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Why do mathematics?

Of course, mathematics can be a means to an end. Perhaps you like physics or chemistry, and you wish to expand your knowledge in those fields. The further you go, the more math you need to help explain the subject matter at hand, and the more math you need, the more time you need to spend doing boring and tedious exercises or reading tutorials off of google.

Doing mathematics for fun though? For the sake of doing it? "Psh! That's for the recluse---for the eccentric!" you cry! "I don't have the patience or the time for that!"

However, I would be inclined to point out that a response like that is not truly concerning doing mathematics, but doing what you were taught was "mathematics". Indeed, the mathematics curriculum is completely bonkers and there is no doubt about that! What one gets taught in grade school about mathematics is about as representative of mathematics as a paint-by-number is representative of art.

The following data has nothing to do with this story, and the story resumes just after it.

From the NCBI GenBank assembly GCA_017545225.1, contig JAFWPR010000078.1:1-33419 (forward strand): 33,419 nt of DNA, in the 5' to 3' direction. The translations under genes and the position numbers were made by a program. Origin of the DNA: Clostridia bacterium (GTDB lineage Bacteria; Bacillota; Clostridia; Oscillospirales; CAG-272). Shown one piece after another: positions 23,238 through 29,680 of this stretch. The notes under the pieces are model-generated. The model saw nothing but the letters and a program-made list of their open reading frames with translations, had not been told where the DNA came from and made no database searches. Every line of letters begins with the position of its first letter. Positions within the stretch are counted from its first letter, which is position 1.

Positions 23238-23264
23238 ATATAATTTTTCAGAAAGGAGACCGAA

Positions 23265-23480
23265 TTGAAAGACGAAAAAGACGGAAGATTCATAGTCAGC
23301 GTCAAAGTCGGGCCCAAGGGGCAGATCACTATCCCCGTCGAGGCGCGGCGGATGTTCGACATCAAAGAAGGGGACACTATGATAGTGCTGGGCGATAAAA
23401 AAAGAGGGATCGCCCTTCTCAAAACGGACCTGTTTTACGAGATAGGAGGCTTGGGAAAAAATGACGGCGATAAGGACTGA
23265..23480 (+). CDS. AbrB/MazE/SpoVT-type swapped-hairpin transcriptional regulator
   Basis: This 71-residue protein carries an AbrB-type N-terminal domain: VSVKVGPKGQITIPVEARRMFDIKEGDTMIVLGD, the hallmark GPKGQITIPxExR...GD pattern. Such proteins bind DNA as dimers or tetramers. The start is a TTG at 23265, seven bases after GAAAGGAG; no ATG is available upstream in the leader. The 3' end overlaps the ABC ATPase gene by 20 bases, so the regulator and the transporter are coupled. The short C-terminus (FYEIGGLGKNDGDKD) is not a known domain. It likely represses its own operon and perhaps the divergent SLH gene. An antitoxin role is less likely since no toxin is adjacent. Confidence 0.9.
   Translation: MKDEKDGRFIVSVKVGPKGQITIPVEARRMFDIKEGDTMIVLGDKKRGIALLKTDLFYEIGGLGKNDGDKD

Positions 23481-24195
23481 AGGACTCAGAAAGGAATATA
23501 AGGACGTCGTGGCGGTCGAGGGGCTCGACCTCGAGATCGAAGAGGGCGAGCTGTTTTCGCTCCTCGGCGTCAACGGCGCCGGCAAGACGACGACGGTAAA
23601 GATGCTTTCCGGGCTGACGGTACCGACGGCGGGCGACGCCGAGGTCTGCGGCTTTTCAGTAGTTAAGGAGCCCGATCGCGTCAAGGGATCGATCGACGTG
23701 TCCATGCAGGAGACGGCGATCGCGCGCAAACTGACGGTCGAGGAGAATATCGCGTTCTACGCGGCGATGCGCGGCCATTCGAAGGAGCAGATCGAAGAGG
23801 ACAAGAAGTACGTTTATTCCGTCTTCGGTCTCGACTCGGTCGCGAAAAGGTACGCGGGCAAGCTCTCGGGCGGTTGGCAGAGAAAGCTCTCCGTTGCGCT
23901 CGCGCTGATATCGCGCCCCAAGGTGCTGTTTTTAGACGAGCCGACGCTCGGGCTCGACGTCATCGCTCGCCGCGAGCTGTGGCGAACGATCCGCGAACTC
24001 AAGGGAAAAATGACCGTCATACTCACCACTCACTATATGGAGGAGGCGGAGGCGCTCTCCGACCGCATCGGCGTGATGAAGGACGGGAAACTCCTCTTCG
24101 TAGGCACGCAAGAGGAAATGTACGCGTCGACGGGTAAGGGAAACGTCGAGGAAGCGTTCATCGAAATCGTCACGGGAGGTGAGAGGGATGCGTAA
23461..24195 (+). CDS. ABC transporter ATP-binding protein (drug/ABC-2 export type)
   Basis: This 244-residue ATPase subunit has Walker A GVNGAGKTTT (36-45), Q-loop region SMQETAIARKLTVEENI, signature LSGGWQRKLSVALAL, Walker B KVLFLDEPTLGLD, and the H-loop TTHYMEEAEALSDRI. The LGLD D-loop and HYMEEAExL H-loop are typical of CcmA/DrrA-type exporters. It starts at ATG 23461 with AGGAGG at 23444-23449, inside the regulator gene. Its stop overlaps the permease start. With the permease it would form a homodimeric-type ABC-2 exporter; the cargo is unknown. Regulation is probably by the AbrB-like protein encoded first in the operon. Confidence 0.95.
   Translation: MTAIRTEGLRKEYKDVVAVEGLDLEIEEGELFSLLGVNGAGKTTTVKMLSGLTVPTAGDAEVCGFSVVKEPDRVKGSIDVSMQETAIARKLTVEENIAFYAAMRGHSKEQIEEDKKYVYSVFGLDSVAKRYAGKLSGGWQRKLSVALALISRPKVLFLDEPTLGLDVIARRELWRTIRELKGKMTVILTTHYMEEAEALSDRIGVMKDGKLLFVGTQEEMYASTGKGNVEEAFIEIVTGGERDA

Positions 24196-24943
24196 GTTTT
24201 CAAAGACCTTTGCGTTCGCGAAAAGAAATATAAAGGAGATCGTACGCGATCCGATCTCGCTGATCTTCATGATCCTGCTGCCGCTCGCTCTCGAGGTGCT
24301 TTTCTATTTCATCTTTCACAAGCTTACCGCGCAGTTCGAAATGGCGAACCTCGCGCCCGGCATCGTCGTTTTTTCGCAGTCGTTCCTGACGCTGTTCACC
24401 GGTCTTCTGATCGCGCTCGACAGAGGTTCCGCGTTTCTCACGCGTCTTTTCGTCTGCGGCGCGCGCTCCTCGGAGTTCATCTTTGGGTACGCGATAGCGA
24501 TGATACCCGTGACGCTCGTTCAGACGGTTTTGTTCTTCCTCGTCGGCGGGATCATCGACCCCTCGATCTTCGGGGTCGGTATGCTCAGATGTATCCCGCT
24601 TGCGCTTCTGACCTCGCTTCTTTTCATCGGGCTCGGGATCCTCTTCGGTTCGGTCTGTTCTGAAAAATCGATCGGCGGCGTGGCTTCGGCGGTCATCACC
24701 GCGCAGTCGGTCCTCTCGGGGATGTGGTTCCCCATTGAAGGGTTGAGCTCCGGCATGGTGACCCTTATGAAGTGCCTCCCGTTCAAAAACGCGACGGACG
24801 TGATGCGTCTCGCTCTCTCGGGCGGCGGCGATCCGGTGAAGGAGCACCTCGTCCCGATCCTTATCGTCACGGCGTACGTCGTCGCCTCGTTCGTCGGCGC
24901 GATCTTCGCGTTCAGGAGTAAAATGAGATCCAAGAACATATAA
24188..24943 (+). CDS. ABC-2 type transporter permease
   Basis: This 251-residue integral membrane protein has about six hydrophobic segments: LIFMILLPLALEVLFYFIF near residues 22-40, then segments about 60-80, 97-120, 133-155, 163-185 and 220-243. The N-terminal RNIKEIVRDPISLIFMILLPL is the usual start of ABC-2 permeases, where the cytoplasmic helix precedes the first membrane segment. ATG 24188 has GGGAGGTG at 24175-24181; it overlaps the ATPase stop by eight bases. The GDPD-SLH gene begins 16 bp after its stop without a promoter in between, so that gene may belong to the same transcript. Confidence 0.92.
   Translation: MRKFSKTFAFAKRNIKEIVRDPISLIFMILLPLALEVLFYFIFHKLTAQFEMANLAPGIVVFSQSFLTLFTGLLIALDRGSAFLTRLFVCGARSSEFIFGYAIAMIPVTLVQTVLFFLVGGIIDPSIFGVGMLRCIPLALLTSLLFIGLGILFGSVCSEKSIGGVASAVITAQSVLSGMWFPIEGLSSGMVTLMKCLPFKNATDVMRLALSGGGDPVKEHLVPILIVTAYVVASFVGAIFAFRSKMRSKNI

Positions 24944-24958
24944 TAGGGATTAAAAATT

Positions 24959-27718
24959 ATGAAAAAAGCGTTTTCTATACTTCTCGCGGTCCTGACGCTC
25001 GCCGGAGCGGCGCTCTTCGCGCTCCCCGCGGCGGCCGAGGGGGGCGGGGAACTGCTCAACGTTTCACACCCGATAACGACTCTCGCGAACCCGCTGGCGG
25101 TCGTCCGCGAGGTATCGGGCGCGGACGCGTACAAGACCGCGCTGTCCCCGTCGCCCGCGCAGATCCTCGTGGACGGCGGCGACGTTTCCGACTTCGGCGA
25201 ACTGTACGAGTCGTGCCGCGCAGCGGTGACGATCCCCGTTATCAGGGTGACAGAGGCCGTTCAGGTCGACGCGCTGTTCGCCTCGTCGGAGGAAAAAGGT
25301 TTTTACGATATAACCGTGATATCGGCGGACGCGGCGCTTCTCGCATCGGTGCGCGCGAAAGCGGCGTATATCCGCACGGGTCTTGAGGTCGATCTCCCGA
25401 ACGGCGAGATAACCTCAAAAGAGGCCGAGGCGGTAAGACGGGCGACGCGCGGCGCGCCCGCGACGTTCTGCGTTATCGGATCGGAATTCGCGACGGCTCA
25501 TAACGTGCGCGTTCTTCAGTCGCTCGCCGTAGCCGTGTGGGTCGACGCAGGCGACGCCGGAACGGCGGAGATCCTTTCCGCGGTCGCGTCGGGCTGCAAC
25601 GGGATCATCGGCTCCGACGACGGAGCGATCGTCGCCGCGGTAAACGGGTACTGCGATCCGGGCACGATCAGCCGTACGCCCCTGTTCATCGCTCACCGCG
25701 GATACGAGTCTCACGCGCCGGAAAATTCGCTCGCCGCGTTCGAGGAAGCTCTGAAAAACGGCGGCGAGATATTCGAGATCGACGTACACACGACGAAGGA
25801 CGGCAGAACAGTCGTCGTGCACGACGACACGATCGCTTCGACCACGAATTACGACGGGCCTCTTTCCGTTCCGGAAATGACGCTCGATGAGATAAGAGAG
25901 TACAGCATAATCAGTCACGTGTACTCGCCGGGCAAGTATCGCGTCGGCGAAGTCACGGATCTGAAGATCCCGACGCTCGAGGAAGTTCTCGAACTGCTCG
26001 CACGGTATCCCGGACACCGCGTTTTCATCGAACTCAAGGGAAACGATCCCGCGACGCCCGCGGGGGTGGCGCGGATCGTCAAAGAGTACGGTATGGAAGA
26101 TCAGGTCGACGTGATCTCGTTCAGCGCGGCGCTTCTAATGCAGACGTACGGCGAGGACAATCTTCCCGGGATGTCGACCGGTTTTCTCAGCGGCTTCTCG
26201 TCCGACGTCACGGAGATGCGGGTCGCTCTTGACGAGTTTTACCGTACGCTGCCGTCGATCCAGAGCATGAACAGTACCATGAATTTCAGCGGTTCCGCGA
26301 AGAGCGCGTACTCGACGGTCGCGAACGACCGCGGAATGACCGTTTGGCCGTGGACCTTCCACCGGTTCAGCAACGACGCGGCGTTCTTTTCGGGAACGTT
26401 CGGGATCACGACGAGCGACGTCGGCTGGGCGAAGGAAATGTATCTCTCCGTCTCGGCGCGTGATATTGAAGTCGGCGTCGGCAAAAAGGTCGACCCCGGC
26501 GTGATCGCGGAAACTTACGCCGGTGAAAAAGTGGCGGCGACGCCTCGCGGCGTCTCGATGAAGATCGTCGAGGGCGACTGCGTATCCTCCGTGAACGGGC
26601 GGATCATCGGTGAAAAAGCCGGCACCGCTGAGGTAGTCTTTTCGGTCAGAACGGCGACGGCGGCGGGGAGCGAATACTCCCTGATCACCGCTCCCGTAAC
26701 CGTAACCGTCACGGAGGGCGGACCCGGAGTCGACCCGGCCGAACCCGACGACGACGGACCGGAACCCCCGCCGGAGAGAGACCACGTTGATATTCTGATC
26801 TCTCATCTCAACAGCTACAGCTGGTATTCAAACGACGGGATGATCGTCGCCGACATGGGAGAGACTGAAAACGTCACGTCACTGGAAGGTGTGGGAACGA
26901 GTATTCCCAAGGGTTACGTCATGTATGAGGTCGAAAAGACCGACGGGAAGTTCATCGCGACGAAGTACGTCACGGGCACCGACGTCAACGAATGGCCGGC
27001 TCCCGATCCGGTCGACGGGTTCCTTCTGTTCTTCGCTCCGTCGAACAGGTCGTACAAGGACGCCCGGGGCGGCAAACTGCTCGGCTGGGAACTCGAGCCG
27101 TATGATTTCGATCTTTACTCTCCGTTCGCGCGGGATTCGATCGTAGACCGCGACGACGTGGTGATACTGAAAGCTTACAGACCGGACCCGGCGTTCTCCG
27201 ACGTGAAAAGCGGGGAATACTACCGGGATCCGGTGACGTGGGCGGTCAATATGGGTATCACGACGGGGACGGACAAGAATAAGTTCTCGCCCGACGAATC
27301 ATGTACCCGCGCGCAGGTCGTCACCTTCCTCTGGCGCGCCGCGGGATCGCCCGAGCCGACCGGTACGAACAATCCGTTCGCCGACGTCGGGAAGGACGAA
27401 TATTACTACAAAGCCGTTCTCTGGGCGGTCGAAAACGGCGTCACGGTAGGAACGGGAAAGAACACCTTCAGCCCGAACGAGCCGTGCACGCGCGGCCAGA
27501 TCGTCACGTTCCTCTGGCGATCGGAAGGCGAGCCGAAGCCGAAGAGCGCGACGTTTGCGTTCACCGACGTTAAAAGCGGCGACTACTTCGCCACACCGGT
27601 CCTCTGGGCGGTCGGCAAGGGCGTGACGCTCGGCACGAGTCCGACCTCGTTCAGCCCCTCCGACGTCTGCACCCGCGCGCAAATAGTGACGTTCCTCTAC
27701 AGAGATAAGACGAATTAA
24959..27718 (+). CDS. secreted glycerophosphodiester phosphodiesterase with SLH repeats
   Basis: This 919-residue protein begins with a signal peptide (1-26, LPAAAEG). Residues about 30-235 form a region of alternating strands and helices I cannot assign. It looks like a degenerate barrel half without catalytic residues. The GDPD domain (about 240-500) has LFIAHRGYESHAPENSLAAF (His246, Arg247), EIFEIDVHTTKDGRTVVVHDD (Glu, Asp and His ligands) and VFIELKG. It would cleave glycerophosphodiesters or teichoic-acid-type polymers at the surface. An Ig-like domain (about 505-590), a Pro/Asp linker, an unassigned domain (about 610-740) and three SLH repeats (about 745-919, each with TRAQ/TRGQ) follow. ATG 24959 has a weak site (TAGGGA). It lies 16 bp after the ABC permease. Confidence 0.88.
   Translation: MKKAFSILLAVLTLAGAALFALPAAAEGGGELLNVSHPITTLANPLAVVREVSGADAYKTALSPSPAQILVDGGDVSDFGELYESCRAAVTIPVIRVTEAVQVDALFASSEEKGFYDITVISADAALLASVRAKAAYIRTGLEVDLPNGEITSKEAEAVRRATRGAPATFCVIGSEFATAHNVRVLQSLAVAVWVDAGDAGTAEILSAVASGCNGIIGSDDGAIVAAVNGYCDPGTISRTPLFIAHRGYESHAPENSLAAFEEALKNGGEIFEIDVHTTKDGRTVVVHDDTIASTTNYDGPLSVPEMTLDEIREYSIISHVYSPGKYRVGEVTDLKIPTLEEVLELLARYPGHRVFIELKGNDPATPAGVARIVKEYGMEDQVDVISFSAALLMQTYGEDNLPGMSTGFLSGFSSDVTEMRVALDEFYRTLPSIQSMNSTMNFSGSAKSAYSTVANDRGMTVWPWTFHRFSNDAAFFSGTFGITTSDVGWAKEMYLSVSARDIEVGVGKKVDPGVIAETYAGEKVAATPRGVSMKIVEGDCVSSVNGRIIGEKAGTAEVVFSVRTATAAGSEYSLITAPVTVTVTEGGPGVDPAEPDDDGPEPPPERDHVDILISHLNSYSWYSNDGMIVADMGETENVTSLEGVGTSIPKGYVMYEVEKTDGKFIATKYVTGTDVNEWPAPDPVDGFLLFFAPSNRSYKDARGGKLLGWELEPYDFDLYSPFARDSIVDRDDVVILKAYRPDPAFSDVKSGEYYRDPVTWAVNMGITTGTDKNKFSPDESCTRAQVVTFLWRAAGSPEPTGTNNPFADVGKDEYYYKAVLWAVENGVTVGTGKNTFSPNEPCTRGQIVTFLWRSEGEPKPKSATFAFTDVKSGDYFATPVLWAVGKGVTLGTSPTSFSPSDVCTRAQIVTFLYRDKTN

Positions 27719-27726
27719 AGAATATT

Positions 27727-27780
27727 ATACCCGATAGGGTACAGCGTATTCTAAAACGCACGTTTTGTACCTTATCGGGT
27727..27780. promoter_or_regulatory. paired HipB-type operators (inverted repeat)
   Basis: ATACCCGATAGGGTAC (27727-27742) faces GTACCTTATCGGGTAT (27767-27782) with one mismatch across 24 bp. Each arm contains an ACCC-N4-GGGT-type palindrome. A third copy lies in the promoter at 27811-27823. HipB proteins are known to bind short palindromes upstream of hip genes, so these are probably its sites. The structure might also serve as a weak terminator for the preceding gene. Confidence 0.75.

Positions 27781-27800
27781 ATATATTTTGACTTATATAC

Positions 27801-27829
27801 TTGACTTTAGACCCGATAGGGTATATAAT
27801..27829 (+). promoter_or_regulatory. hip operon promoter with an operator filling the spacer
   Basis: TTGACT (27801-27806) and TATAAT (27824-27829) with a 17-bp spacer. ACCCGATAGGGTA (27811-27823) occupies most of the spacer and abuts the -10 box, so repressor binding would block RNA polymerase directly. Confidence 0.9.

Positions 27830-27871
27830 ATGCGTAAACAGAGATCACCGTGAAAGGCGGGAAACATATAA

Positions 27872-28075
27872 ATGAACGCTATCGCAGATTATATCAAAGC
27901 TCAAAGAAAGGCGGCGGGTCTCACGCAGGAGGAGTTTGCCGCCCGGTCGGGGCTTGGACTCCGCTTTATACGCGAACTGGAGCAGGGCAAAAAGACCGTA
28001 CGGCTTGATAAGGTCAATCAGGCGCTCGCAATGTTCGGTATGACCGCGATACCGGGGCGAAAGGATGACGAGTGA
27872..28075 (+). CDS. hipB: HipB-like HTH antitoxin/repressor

Borrowing from Paul Lockhart, physical reality is a mess. A complete, utter, and absolute mess. Everything that can be over-complicated is indeed over-complicated. Atoms spontaneously break apart, particles fly every-which-way, and when you zoom in close enough, everything goes wonky. But this is not the only reality. There exists a "mathematical reality"---an imaginary one that only exists within you.

It is in this reality that things are as simple and pretty as you want them to be. Where mysterious patterns leave you in awe and wonder, keeping you up late at night as you lie awake wondering what happens next. However beautiful, this reality is not for those looking for a slip and slide. This is mathematics. But these wonders will not come without effort, as Paul Lockhart puts it:

But I won't lie to you: this is going to be very hard work. Mathematical reality is an infinite jungle full of enchanting mysteries, but the jungle does not give up its secrets easily. Be prepared to struggle, both intellectually and creatively. The truth is, I don't know of any human activity as demanding of one's imagination, intuition, and ingenuity. But I do it anyway. I do it because I love it and because I can't help it. Once you've been to the jungle, you can never really leave. It haunts your waking dreams. ("Measurement", pg. 2)

So what are you waiting for? Are you ready to enter the jungle? Are you prepared to stretch your imagination, intuition, and to discover the truly infinite possibilities of mathematical realty?